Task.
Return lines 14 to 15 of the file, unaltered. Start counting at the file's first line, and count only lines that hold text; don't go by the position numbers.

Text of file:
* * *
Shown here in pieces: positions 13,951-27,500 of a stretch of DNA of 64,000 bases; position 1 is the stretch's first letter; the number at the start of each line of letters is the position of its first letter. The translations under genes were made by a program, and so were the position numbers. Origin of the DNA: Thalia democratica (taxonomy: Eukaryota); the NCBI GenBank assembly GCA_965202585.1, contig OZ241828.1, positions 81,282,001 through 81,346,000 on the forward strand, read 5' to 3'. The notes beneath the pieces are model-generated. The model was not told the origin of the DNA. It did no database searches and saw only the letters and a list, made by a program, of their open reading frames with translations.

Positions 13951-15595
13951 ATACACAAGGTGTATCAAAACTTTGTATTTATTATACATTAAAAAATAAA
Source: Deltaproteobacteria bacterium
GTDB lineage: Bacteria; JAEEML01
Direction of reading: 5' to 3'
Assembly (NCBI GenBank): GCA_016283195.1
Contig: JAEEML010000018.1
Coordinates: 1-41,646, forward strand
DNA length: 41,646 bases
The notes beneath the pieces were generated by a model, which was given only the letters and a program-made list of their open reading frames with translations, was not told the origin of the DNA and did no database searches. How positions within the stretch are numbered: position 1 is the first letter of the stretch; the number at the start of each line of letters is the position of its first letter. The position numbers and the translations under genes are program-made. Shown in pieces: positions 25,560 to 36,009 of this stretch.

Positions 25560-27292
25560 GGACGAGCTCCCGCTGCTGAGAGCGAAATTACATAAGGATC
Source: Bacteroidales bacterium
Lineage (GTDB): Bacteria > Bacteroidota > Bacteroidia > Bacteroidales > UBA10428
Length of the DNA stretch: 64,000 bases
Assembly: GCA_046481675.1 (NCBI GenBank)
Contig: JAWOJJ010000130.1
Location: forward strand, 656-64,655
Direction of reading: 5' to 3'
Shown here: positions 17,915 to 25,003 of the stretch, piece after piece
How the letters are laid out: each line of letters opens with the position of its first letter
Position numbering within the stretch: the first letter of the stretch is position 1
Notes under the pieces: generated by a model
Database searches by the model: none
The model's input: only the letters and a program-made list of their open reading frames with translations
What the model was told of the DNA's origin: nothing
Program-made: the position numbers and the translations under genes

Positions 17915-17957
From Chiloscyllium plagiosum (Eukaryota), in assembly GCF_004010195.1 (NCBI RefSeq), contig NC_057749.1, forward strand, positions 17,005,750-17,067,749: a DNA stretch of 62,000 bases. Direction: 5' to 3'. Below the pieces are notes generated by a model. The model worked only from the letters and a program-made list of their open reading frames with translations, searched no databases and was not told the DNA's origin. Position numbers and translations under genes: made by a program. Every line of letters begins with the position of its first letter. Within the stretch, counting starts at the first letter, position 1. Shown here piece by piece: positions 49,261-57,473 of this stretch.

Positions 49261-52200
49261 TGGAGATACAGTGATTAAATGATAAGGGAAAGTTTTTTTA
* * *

Source: Bacteroidales bacterium
Lineage (GTDB): Bacteria > Bacteroidota > Bacteroidia > Bacteroidales > UBA10428